From Emerald Apron's Library
Since our theme for June here at the Green Phone Booth is summer reading, I've been reminiscing about the days when I could pick up a book, head to the beach or pool and lie in the sun reading all day. I used to keep a beach chair in the car in case I decided on a whim to head there. Oh, how life has changed! Now I'm way to engrossed in digging holes, building castles, jumping over waves or skipping rocks to even think about sitting down with a book.
While actually playing at the beach is fun, I miss those days of sitting and reading. I took a walk down memory lane via my bookshelf and found my favorite books from summers past. Here they are, in chronological order of when I read them, with little blurbs about why I loved them so much. Each of these books is a page-turner, and each of them have kept me up into the wee hours in the morning instead of allowing me to put them down and go to sleep.
The Valley Of Horses by Jean M. Auel
I discovered the Earth's Children Series by Jean M. Auel when I was a sophomore in college, after reading The Mammoth Hunters for an anthropology course, and I enjoyed the book so much that I decided to read the whole series. While I have loved following main character Ayla's adventured through prehistoric ice-age Europe, my favorite book from the whole series is The Valley of Horses. The combination of a young woman learning skills for self-sufficiency and surviving on her own, befriending animals, and eventually falling in love make it a real winner for me. I continue to re-read it every so often because I'm such a big fan. (Though I have to say, honestly, that I so anticipated the release of the final book of the series The Land of Painted Caves last summer and was disappointed with it. It wasn't the ending that I had imagined when I started reading the series so many years ago.)
Level 4: Virus Hunters of the CDC by Joseph B. McCormick, M.D. and Susan Fisher-Hoch, M.D.
This is another book that I discovered in college, back when I was a biology major and fascinated by emerging infectious diseases. This non-fiction book documents over 20 years of the husband and wife team's work for the Centers for Disease Control, studying, tracking, identifying and working to protect people from such deadly viruses as Ebola, Lassa fever and HIV/AIDS. I was so amazed to read about doctors putting themselves at risk in dangerous situations and without the availability of standardized universal precautions to protect themselves against the diseases they sought to contain.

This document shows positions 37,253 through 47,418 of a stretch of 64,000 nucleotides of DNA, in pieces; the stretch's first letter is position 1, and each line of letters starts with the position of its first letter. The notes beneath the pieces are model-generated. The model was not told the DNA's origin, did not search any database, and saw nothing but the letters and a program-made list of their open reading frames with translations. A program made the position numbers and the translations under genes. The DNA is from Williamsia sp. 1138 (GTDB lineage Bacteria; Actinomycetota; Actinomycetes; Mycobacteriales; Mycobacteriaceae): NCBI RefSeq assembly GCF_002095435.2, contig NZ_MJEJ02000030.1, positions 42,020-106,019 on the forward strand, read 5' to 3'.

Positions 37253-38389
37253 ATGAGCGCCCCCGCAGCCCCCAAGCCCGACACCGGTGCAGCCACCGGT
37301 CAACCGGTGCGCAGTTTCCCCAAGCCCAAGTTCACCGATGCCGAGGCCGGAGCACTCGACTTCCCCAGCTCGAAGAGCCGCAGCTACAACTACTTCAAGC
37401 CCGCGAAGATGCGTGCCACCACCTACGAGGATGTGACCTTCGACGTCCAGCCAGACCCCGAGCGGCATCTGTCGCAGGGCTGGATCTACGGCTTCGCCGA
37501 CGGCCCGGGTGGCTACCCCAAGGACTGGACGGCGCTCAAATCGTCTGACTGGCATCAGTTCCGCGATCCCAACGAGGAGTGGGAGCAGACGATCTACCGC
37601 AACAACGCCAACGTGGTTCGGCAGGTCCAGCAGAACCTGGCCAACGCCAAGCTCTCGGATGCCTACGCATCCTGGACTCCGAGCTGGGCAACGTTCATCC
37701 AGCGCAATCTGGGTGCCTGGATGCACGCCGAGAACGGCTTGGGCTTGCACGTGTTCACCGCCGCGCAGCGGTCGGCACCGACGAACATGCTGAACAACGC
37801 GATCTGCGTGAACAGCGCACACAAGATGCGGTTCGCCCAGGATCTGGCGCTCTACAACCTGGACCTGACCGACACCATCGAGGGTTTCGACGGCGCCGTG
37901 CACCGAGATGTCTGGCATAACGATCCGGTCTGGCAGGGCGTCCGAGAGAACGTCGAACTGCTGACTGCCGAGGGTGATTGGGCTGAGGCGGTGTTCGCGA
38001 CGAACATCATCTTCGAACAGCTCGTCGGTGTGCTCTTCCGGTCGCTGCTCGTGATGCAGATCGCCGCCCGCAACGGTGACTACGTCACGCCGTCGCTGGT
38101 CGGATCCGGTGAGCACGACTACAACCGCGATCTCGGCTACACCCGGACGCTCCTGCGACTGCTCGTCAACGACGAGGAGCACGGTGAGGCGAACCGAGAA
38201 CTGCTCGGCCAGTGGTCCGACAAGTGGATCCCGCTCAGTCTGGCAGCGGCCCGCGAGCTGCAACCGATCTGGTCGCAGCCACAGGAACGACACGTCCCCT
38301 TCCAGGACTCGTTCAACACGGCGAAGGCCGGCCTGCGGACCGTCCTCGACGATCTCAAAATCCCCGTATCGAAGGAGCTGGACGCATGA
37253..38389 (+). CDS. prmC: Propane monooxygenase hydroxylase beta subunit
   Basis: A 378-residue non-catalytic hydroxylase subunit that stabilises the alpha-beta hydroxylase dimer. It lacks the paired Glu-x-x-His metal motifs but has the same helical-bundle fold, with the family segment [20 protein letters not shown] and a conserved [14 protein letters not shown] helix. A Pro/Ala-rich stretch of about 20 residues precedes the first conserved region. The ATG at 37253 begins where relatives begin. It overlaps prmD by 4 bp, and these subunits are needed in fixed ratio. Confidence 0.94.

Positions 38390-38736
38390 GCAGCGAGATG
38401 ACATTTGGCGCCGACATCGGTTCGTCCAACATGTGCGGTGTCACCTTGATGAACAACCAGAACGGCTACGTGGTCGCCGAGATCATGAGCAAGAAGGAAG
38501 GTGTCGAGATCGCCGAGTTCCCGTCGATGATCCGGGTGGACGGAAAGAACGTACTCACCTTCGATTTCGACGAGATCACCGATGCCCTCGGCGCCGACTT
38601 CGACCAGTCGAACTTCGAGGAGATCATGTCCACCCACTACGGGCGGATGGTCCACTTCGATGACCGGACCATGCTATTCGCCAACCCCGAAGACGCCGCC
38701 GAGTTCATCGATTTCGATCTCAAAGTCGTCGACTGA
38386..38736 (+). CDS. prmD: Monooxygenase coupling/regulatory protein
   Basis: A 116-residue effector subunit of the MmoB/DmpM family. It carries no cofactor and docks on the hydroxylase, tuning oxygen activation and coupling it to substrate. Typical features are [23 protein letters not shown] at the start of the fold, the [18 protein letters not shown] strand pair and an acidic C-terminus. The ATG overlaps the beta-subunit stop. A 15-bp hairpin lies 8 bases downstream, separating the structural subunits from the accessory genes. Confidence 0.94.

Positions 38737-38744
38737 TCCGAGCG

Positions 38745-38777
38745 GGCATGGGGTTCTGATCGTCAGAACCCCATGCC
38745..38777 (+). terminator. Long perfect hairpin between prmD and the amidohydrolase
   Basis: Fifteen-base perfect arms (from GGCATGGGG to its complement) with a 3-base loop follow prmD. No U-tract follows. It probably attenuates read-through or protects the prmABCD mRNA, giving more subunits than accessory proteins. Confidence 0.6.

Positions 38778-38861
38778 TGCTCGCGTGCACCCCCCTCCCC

The Devil's Teeth: A True Story of Obsession and Survival Among America's Great White Sharks by Susan Casey
I discovered this book in a gift shop after arriving by ferry to Block Island, RI, on a short weekend trip with my mom. I've always been intrigued by sharks, and it just felt so appropriate to read this one on the beach! Journalist Susan Casey documents her visit to biologists at the shark research station of the Farallon Islands off the coast of San Francisco. This is the home of some of the world's largest Great White Sharks and I found myself totally enthralled with her tales of hopping in a Zodiac and chasing down a shark after each seal attack. If Jaws is the book that demonized Great White Sharks, this is the book that redefines them as both terrifying and awe-inspiring.
The Sookie Stackhouse Series a.k.a. The Southern Vampire Mysteries a.k.a. True Blood Series by Charlaine Harris
I fell in love with the Sookie Stackhouse character on the HBO series "True Blood" when I was at home on a maternity leave two years ago. After learning that the show was based on a series of books, I knew I had to check them out. I found the Sookie Stackhouse Series to be such a fun, quick read that I tore through all of them in a few months and find myself waiting for the release of each new one! I find myself able to relate to Sookie, even though I've never met a vampire or werewolf, and I actually like both the books and the show. The "True Blood" show is different enough from the books that it's not predictable, but it remains true to some of the underlying qualities of the characters from the books.
Mermaid: A Twist on the Classic Tale by Carolyn Turgeon
When I was a little girl, I wanted to be a mermaid. It had a lot to do with "Splash," Disney's "The Little Mermaid" and my short venture into synchronized swimming. (Is anybody else singing "Under the Sea!" in their head right now?) I never lost my love for mermaids and I still collect figurines and ornaments, and I've read a few books that are collections of stories about mermaids from different cultures around the world. However, in Mermaid: A Twist on the Classic Tale, I found that I loved the way Hans Christian Andersen's original story was changed to make me care about all of the characters, including the woman who serves as the mermaid's competition for the prince's love. The ending was a total surprise and was just about as happy an ending as I could have hoped for. Though I didn't actually read this book on the beach (I read it this past winter), I think it would be a perfect beach read. I still wish I could be a mermaid sometimes...
What five books would you choose as your favorite beach reads?